Thursday, September 29, 2005

FPA Journal - Post-Modern Portfolio Theory

What is risk? It pains me greatly that we do not have a better measure of it. I remember when I took my first finance class and was told that risk was measured by standard deviation and was immeditely put off. Why? Because how many people are worried about making too much money?

Ask a person on the street (Main Street or Wall Street) and they will tell you a closer description of risk than the average quant. Why? Because we (and I will throw myself into the quant catergory) generally use normality (and hence symmmetry) for any number of solid reasons, to describing risk, somewhere deep inside we realize that there has to be a better risk measure.

In the FPA Journal--The Journal of Financial Planning-- Swisher and Kasten analyze this problem in their paper entitled Post-Modern Portfolio Theory. While I am not convinced they have the solution, their paper does offer important thoughts on the topic of risk and risk management. Undoubtedly a recommended read!

A few sneak peeks:

* "The primary reason MPT produces inefficient portfolios (even though the whole point is supposedly the building of efficient portfolios) is simple: standard deviation is not risk. Risk is something else, and we need a better mathematical framework to describe it. The primary purpose of this paper is to describe that framework and suggest a use for it—the building of better portfolios through downside risk optimization (DRO). We define DRO as optimization of portfolio risk versus return using downside risk as the definition of risk instead of standard deviation."

* "Downside risk (DR) is a definition of risk derived from three sub-measures: downside frequency, mean downside deviation, and downside magnitude. Each of these measures is defined with reference to an investor-specific minimal acceptable return (MAR)."

* "
Portfolios created using MVO and DRO are often similar and the differences in absolute risk and return values small—diversification works regardless of how you measure it. Yet DRO seems to avoid the known errors of MVO and provide a more reliable tool for choosing the "best" portfolio."

For the quants here today:
"The perfect investment, as everyone knows, is positively skewed, leptokurtic, and has low semi-variance. But these moments about the mean of an investment's return probability distribution are at least partially incompatible since investment returns are non-Gaussian, and variance/semi-variance obviously loses its utility in non-mesokurtic (that is, non-Gaussian) skewed distributions."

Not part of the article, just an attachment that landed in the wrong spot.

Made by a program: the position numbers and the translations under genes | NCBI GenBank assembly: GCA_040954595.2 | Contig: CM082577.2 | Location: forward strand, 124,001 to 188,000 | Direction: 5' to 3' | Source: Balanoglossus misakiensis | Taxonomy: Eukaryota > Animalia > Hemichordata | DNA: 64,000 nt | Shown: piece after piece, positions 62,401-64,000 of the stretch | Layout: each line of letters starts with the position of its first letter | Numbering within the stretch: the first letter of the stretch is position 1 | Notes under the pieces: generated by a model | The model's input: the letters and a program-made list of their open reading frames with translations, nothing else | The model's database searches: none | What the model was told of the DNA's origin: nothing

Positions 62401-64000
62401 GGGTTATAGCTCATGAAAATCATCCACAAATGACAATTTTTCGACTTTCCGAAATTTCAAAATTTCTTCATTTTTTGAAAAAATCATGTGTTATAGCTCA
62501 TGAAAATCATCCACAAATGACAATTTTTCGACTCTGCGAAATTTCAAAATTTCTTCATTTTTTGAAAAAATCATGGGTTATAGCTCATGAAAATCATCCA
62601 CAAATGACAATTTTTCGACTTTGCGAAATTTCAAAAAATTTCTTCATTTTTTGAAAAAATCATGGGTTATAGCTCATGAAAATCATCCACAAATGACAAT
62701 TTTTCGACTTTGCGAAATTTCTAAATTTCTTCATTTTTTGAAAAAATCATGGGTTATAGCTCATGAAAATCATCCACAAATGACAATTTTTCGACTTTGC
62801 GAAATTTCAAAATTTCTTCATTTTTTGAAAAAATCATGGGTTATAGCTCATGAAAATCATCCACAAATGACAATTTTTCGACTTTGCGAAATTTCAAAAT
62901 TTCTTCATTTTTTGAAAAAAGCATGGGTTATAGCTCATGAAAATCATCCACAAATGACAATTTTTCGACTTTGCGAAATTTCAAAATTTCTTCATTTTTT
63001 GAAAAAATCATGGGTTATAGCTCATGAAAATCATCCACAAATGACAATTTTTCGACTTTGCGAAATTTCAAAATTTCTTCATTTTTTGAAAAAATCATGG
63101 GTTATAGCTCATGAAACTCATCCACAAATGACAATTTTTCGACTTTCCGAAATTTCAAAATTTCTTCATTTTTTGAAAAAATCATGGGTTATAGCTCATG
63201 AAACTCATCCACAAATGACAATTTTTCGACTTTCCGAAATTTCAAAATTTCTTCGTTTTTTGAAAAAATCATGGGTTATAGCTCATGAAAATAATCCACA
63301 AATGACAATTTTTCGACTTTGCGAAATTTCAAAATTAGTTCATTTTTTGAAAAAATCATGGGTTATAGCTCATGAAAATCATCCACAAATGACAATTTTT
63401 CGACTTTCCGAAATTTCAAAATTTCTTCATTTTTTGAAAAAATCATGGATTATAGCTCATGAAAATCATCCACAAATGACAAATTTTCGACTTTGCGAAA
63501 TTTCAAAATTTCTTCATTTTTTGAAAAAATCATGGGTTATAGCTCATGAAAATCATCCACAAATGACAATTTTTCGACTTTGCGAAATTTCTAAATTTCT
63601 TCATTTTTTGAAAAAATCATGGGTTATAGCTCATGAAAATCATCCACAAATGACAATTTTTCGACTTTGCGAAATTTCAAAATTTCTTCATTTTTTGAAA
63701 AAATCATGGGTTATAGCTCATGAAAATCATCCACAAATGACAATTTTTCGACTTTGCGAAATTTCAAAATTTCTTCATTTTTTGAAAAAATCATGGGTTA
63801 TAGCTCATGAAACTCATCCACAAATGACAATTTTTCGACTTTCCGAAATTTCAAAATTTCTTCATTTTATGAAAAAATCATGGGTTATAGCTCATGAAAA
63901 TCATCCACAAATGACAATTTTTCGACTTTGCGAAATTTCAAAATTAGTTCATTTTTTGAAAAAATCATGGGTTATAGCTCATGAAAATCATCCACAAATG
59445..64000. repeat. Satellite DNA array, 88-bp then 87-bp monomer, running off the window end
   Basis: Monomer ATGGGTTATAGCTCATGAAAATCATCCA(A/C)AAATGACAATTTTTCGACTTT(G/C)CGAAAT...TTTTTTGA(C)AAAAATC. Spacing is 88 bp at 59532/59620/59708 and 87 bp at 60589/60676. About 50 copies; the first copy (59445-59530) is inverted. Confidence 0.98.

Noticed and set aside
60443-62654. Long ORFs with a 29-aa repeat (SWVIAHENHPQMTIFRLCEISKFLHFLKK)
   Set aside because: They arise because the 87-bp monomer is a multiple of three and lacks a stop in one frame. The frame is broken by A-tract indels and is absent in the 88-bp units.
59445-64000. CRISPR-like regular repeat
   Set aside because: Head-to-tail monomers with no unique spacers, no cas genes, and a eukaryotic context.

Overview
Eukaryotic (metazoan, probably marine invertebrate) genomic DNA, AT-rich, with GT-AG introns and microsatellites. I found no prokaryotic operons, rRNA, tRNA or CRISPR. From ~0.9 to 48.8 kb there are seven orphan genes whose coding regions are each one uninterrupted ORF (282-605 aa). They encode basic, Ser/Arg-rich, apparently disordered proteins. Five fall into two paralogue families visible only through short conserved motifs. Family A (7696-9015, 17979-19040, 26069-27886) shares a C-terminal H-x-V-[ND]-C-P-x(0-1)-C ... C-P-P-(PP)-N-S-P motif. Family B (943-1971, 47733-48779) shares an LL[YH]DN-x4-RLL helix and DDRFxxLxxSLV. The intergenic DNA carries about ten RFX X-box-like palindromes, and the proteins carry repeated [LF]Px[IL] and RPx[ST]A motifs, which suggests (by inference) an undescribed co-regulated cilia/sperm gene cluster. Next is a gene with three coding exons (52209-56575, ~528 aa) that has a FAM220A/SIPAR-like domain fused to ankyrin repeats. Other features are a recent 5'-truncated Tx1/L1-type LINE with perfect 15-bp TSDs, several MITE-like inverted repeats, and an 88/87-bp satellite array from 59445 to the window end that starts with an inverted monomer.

*"Risk is the potential for a bad outcome. Losing money, underperforming, failing to meet financial goals—those are real-life human concerns. Yet this risk definition—potential for an undesirable outcome—is fuzzy. Hard to quantify mathematically. But just because a concept has no clear mathematical equivalent does not mean that we cannot create mathematical models to describe it."

* Possibly my favorite quote of the paper is the following:
"As Brian Rom and Kathleen Ferguson report: "It has long been recognized that investors do not view as risky those returns above the minimum they must earn in order to achieve their investment objectives. They believe that risk has to do with the bad outcomes...and that losses weigh more heavily than gains." Investors are worried about downside deviation, not upside deviation.

Markowitz himself said that "downside semi-variance"would build better portfolios than standard deviation. But as Sharpe notes, "in light of the formidable computational problems...he bases his analysis on the variance and standard deviation." Markowitz did not have a Dell laptop with a 60 Gb hard drive and Microsoft Excel in 1959."
Read the rest for yourself. You will be glad you did--do not shy away from it just because you fear math. The paper has the enviable quality of being both quantitative and readable!

Swisher, Pete and Gregory W. Kasten. Post-Modern Portfolio Theory. FPA Journal, September 2005.

Interesting trivia: Kasten is an MD!


Rob Hayward said...

Thanks, as ever, for these great links and comments.

thefloyd said...

Sortino adds that "the business of
providing financial advice is driven by marketing and not technology the incentive [to change] is not there so long as people are making money." All of the laminated pie charts used as sales pieces work: clients understand them, see plainly that their advisors believe in them, and buy. The tools are well understood, ubiquitous, and inexpensive. This atmosphere creates tremendous momentum for the use of mean variance optimization, which translates to inertia that slows the
pace of change."

Soritino explanation for inertia seems somewhat counterintuitive to how a salesman can continue to deliver results. Seems to me the above results would be a great way to differentiate one self from the competition if indeed MVO is standard practice and counterintuitive with how individuals think about risk. If a sales person were to succently define downside risk I would think a sales person could outperform competitors easily.